July 8, 2015
The Giant Anthem SX has a decent build but does it work in chorus?
The Anthem has been Giant’s XC weapon of choice for years now, a permanent fixture of their range. Much like Giant’s Maestro suspension system the Anthem has been tweaked and refined over the years most notably being re-jigged to change with wheel sizes, from 26in to 29in and finally to 27.5in.
The Anthem has always been a candidate for some aftermarket tuning. The fast and capable chassis has often come with some parts that limit its all round ability in the name of staying true to its XC categorisation. It’s not unusual therefore to see Anthems that have been upgraded by their owners with slightly longer forks, a dropper post and a less head-down cockpit. It seems that Giant has taken some of this onboard with the Anthem SX. The SX moniker denotes that this is the bike that is purpose built with fun as the number one criteria. Racers will still want the regular Anthem, trail riders, you might like to step this way.
The main characteristic of the SX is that it has mismatched travel with 120mm of travel up front and 100mm in the rear. Some people can’t get their heads around this concept but it’s something that the UK in particular seems to have a penchant for, a legacy of our obsession with fitting too-long forks to hardtails perhaps.
Retailing for a penny shy of £2,000 the Anthem SX does a decent job of making that money go a long way. Fox suspension front and rear, SLX/XT 2×10 drivetrain, SLX brakes, you even get a dropper post. There’s not much to complain about. As is customary the stem was swapped for a something shorter, going from 80mm to 50mm.
Despite Giant’s website telling me that at 5’10” and with a 32” inside leg measurement I should ride a medium further inspection of the geometry table meant I went with a large, better suiting my preferences for a longer toptube and wheelbase.
Giant are masters of aluminium manipulation, the hydroformed, shaped, extruded and contorted frame is testament to their ability. Whether the frame is actually aesthetically pleasing is another matter – ‘gangly’ was the word most used to describe the frame. The short headtube, tiny shock and the resulting huge space in the front triangle do give it a slightly awkward appearance.
The Fox Float CTD rear shock offers up 100mm of travel and while being a CTD shock it does offer the option of flicking between Climb, Trail and Descend modes I found that Trail mode offered the best all round feel, which is just as well as reaching down to flick the lever and change the setting is no easy task.
A set of 120mm Fox 32 CTD forks grace the front of the bike. It’d be easy to write them off instantly as being flexy and a limiting factor, but they do seem to match the overall character of the bike.
Wheels are Giants own P-XC rims and hubs, not particularly light but they seem sturdy and the silent hub does add to a feeling of speed. Interestingly the rear hub uses a 135mm spacing, in a 142mm world this does seem a bit of an oddity.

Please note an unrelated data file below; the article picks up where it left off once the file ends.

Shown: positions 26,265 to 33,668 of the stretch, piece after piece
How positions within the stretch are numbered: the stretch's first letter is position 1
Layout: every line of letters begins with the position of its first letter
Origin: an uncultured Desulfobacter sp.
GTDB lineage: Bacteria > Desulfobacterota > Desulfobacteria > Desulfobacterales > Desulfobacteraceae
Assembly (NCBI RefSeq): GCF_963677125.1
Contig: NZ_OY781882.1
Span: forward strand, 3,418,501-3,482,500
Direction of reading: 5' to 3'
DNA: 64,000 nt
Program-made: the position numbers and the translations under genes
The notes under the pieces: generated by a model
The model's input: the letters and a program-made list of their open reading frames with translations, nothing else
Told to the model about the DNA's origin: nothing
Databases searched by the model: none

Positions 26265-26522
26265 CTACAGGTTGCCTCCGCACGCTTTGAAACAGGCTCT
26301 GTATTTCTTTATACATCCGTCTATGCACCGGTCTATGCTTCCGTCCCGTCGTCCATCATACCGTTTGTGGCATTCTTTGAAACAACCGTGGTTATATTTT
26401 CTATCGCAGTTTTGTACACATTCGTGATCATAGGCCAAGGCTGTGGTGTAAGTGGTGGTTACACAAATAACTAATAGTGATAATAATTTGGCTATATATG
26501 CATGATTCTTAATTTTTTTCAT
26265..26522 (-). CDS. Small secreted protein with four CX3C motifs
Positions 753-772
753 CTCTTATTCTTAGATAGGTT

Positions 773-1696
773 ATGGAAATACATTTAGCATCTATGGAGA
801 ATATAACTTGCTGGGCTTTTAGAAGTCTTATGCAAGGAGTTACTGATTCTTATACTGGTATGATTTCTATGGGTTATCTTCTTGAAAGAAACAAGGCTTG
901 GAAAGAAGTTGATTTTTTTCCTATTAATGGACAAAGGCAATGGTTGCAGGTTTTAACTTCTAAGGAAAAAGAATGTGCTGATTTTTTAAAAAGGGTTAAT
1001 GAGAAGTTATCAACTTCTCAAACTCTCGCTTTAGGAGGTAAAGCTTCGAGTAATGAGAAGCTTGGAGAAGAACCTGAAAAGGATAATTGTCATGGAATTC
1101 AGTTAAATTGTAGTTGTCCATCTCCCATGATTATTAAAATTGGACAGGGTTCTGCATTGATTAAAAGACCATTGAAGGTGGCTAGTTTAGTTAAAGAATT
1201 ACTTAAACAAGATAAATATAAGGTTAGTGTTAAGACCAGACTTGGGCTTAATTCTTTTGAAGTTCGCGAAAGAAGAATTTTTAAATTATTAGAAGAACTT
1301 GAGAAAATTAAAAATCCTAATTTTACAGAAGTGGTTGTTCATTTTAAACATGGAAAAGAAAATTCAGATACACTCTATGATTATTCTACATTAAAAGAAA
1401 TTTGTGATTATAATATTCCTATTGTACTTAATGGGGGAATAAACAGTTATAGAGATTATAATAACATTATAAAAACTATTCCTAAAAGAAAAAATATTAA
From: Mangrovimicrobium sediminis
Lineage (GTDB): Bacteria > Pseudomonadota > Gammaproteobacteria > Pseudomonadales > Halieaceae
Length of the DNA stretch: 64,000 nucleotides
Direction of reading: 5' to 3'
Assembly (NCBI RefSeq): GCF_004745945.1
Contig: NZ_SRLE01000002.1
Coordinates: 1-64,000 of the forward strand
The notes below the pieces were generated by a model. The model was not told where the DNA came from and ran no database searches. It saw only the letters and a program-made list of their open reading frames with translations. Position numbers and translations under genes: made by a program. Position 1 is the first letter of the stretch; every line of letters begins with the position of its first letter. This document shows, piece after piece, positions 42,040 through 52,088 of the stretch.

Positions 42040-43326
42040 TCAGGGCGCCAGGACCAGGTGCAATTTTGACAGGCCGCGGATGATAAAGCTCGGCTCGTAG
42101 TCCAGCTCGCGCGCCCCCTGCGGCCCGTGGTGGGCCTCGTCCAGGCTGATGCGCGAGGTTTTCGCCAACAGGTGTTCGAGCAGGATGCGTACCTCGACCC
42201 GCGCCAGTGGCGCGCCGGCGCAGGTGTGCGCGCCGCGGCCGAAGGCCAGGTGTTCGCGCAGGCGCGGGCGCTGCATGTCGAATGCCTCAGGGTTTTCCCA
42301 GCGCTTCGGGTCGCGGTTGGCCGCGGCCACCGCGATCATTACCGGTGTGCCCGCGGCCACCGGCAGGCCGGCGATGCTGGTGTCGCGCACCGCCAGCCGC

The Nobby Nic and Racing Ralphs pairing certainly add zip to the ride and in dry or slightly soft conditions the hard compound actually works quite well, when things get greasy they give up the ghost though and don’t get too carried away in rocky sections, the sidewalls are wafer thin. Tubeless is the the number one upgrade for this bike.
Giant’s own Contact-SL dropper post may look basic but it proved reliable and helped to make the Anthem SX a more versatile beast.
Interestingly Giant only bring one Anthem SX model into the UK, other countries can get their hands on the carbon framed Anthem Advanced SX which comes with a Rockshox Revelation and SRAM X01 drivetrain.
The Anthem SX is greater than the sum of its parts, but more importantly it’s greater than the sum of its geometry. The start of every ride was the same, the headangle felt a touch too steep and the seatangle way too slack but on the trail it all just worked. That’s always been the case with the Anthem line, on paper and on initial inspection they just don’t make sense but in reality they somehow do.
The faster you go the better it gets, to a point. At that point you’ll realise you’ve bitten off more than you can chew and the Anthem isn’t going to help you get out of trouble. The Fox 32 forks match the characteristics of the frame but again when pushed leave you wanting for a fork that doesn’t feel like it’s tucking underneath the downtube. I often found myself picking lines not particularly compatible with a short travel bike, the fun factor lulling me into a false sense of security.
The Maestro system makes prudent use of the limited travel, it all gets used quite readily but never in such a way that you’re aware of it bottoming out or being a limiting factor.
The Anthem in 29in wheeled guise was one of the most capable, yet fun, short travel bikes I have ridden, so how did the smaller wheeled SX compare? In the fun stakes I’d say it just edges the big wheeler, it has more get up and go, is more willing to change direction quickly and encourages general bad (but good) behaviour. That said if you’re planning on covering distance the bigger wheels are the clear winner. Thankfully you can still get the Anthem X 29er, giving riders the choice of wheel sizes, at least for now, Giant are committed to 27.5in so who knows if they’ll keep the 29in option available in the future.
The Anthem SX is possibly the most rounded incarnation of the Anthem line yet, providing a great all round ride that rewards effort. The £2,000 asking price seems more than reasonable for a build that has few flaws and provides a solid base for upgrades. With a modest cockpit tweak, a slightly stouter fork and a lighter set of wheels setup tubeless the Anthem SX would be an incredible ride, thankfully all those things are easy enough to change. Of course if Giant UK brought in the Anthem Advanced SX you wouldn’t have to. Maybe I should start dropping hints…